Garden Azalea vs. Room azalea
But be careful when buying, because if it says 'Azalea' it doesn't necessarily mean a Japanese azalea. A rough distinction is made between hardy garden azaleas (the Japanese azalea) and non-hardy indoor azaleas. The latter come from the subtropics and tropics of Southeast Asia and would not survive a German winter. They are pure house plants. Please pay attention to the following designations:
- Japanese azalea
- Garden azalea
- Rhododendron japonicum
- Azalea mollis
- Hibernating Japanese azaleas properly
- Japanese azalea begins flowering in late spring
- Japanese azalea - location, plants, propagation
Here you can access it without worries, because it is always the hardy variant. However, if only 'Azalea' is on the label, it is mostly indoor azaleas.
Japanese azalea - winter protection necessary or not?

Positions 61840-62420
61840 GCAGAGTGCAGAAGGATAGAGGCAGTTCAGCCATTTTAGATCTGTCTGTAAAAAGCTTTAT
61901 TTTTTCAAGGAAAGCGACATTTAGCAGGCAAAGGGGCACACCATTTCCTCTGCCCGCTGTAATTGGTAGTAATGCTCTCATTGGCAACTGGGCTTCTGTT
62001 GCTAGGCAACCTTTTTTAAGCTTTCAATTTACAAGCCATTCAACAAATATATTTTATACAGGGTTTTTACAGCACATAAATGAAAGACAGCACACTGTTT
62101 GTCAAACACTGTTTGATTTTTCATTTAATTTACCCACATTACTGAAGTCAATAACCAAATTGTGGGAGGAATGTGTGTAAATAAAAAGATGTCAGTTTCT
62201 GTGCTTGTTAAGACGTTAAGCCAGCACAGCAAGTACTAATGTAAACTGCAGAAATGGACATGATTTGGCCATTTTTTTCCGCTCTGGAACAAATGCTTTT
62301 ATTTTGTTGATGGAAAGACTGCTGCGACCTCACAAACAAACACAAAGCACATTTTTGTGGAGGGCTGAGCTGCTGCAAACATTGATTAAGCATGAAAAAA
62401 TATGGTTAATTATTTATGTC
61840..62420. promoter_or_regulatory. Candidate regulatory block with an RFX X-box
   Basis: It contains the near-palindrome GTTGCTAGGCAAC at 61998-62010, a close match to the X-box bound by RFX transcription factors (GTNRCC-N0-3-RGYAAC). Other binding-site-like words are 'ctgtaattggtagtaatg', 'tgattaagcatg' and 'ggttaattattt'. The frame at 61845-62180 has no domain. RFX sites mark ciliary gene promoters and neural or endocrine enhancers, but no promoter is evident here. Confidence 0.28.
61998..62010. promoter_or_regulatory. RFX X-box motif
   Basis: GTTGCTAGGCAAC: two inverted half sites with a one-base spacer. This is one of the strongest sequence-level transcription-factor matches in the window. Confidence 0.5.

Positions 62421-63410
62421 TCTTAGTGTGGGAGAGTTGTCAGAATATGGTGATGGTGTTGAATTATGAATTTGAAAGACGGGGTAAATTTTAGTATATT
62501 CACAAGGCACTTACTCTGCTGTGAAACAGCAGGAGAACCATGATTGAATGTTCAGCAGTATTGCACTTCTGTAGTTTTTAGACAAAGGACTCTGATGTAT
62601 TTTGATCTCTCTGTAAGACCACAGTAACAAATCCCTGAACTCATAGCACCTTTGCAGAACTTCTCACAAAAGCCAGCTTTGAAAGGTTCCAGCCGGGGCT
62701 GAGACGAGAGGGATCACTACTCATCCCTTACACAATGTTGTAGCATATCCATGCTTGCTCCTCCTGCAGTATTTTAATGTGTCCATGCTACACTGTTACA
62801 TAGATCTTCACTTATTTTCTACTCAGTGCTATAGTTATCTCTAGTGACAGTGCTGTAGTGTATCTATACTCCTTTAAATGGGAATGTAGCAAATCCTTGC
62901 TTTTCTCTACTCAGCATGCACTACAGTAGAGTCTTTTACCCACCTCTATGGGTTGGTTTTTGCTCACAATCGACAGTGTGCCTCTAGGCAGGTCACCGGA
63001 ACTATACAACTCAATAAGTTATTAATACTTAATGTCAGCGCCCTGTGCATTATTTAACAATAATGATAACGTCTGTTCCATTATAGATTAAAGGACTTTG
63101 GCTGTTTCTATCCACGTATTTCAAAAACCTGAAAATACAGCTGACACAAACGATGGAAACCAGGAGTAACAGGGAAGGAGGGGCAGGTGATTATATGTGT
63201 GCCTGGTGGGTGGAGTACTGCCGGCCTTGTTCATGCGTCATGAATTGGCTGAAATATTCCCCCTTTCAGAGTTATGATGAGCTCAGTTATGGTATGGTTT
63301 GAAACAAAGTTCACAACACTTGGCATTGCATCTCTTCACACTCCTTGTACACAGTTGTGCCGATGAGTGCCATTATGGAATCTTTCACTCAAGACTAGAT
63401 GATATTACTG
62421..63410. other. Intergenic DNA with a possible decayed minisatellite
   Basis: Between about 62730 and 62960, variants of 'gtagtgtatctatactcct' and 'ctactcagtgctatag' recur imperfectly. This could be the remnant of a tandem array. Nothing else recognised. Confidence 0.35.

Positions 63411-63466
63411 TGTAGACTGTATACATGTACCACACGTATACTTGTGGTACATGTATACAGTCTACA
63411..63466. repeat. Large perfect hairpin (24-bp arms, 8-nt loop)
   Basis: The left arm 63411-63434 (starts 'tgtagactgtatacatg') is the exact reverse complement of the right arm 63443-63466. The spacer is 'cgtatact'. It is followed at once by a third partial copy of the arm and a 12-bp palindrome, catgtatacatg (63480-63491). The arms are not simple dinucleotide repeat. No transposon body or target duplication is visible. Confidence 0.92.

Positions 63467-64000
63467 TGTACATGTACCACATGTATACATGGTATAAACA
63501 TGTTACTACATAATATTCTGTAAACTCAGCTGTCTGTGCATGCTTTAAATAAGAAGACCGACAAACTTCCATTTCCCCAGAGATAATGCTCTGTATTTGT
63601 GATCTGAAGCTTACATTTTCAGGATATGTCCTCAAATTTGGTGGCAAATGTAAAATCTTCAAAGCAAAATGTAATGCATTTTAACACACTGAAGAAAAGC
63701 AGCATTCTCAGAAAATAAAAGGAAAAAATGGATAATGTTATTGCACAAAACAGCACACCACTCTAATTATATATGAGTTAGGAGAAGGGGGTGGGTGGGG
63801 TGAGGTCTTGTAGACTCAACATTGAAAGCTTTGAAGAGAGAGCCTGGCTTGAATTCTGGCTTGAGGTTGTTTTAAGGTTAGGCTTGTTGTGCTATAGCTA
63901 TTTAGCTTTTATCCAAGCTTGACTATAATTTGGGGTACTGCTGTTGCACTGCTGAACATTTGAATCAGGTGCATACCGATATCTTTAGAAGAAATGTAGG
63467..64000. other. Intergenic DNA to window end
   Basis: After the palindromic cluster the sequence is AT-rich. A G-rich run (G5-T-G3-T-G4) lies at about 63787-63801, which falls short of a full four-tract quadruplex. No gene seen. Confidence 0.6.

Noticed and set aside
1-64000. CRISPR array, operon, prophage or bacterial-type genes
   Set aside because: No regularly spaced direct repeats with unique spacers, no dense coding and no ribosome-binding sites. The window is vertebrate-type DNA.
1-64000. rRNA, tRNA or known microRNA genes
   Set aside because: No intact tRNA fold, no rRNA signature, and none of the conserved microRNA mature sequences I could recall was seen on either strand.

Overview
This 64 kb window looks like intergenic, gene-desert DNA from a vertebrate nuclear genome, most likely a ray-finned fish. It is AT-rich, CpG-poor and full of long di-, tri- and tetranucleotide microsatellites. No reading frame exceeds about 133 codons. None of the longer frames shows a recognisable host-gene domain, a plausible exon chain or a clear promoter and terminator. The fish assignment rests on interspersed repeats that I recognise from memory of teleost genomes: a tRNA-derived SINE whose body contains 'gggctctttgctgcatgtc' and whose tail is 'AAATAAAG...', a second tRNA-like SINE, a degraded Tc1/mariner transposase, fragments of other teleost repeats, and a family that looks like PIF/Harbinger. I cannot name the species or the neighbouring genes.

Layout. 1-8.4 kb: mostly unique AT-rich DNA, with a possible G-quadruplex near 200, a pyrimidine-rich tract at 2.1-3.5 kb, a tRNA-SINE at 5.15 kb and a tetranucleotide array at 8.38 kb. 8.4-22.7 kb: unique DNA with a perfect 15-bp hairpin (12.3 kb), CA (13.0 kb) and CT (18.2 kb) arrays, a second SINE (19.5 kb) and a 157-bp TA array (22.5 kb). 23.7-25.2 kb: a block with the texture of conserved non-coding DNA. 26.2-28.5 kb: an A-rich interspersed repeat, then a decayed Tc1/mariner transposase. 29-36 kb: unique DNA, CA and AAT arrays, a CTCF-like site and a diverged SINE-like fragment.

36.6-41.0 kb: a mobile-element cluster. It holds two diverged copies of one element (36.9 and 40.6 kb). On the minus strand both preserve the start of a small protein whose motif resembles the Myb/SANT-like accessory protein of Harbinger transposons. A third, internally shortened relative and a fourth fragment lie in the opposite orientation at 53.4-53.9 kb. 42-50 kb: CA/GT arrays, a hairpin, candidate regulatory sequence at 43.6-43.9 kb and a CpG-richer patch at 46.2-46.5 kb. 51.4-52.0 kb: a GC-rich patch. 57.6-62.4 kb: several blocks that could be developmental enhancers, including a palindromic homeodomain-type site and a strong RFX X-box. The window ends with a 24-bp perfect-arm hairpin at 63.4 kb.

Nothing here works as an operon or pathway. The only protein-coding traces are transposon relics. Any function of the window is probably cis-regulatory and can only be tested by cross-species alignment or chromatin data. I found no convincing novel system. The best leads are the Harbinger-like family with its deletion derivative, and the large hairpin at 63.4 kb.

Japanese azaleas usually don't need winter protection unless it is
- they are very young plants.
- the winter is very cold, but without snow (bald frost).
- the ground is frozen (roots can no longer absorb water).
In these cases you can cover the root area with reed mats or similar. In addition, you should definitely use frost-free days to water the plant. Prolonged ground frost sometimes means that the shallow root can no longer absorb moisture and simply dries up.
Hibernate the pot azalea properly
Since the Japanese azalea rarely grows higher than two meters and can also be kept in check by pruning, it is often cultivated in pots. Of course, tub azaleas are also hardy, but different rules apply to them with regard to wintering. Since the roots, due to the planter and the small amount of soil, have nothing to oppose the frosty outside temperatures, you have to provide the necessary protection. To do this, place the vessel on a base made of styrofoam or wood and wrap the tub with reed mats or fleece. A protective stand near a heat-emitting wall is also useful.
Before the spring shoots, check the plants for possible frost damage - this applies especially to the evergreen varieties of the Japanese azalea. Don't be surprised at curled leaves, this will cause the plant to protect itself from excessive moisture loss through evaporation.